Sunday, May 16, 2010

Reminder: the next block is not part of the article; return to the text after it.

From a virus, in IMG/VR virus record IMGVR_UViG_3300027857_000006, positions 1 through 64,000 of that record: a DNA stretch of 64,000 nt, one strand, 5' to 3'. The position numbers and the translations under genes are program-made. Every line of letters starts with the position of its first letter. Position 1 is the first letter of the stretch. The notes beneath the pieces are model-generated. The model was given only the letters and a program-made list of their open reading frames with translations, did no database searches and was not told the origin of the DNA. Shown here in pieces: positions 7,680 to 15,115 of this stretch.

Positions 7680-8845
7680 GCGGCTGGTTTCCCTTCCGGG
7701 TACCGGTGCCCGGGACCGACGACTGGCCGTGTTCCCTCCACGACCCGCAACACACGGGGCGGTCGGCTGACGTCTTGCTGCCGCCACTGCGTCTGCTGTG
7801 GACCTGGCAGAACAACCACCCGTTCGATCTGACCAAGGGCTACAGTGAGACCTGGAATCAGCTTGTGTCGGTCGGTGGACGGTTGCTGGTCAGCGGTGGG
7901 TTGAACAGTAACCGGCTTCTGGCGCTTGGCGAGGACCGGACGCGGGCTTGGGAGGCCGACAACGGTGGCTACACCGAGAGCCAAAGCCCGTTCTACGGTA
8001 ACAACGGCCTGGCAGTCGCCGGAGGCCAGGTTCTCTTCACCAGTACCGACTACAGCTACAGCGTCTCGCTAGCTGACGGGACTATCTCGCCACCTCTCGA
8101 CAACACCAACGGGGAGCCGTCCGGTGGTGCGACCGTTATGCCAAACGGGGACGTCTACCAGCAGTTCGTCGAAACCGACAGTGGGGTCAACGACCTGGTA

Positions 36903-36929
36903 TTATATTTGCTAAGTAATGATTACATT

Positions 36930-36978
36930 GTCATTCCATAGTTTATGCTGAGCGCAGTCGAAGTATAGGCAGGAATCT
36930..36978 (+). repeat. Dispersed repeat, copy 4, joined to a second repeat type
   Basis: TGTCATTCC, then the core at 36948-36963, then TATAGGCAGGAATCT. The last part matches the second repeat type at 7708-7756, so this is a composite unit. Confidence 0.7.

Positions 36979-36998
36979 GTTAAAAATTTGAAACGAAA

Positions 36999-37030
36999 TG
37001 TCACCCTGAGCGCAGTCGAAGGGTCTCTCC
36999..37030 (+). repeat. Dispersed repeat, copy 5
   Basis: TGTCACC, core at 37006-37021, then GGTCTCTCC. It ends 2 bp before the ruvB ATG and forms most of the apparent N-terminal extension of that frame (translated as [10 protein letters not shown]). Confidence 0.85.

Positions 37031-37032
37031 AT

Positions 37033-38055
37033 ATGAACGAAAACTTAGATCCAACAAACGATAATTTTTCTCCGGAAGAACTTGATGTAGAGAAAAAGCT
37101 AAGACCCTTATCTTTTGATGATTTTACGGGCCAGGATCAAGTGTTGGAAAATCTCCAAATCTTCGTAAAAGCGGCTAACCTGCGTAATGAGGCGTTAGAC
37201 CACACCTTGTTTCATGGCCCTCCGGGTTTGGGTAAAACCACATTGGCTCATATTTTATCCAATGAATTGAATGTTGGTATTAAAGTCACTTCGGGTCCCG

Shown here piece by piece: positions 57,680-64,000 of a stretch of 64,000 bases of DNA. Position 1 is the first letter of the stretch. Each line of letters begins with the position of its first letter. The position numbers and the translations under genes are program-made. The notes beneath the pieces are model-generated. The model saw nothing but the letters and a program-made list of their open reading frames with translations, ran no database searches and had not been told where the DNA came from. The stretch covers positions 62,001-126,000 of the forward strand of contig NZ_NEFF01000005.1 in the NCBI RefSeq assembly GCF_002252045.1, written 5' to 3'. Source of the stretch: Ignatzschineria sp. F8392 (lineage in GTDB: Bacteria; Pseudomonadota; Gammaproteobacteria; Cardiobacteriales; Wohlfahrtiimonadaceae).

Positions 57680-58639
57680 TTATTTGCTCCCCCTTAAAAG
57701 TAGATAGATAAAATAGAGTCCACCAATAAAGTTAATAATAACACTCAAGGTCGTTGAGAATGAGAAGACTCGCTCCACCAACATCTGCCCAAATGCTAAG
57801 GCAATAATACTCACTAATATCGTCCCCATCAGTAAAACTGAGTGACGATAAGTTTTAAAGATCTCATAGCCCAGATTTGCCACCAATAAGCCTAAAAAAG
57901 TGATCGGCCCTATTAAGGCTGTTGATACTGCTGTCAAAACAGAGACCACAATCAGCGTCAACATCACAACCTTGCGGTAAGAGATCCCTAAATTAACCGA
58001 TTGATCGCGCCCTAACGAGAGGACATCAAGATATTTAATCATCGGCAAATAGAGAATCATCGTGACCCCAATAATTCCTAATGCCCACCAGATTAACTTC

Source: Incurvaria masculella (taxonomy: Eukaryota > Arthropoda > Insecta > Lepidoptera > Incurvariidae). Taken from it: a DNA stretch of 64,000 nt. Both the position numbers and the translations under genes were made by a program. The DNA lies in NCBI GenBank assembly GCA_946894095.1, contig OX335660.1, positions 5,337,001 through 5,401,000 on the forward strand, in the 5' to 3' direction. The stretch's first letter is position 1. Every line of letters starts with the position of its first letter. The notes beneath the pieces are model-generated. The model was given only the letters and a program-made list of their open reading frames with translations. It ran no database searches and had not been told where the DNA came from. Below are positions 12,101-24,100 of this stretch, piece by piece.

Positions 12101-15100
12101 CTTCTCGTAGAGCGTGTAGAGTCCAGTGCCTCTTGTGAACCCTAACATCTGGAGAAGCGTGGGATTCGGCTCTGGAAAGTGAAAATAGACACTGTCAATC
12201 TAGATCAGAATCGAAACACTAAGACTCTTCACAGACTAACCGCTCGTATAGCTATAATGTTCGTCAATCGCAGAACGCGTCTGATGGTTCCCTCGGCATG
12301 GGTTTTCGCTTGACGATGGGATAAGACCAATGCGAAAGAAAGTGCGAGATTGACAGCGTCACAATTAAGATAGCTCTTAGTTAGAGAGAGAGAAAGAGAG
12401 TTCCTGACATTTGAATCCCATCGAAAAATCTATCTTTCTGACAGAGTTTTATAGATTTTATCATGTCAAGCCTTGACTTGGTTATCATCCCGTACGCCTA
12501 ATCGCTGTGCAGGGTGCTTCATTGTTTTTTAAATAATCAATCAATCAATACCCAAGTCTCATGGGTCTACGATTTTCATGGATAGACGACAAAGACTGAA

In his book Highlife Music in West Africa Sonny Oti makes the observation that highlife musicians in the late 70's were able to transcend their entertainment band roots and produce music where they became the modern equivalent of African town crier whose "song texts are communal messages, warnings and counselling". The lyrics of big band highlife gave way to longer tracks that dealt with social and political problems and sought to give voice to what people in Nigeria were experiencing and offer some reassurance and solace to a population dislocated by war and an increasing chaotic economic situation. I think this selection by Lord Adusa off his LP Mabena Otu on the Ojikutu label is a beautiful example of the impact this change had on the intimacy and immediacy of highlife music. Backed by the young stars band of the River state, the song opens with a plaintive bass guitar and organ driven melody which provides a reflective, almost melancholy, lead in for the vocals. I am not sure what the song is about but check out how the urgency in the song changes when Lord Adusa really begins singing around the 2 minute mark and the wonderful alto sax work after the 7 minute mark. I hope you like it.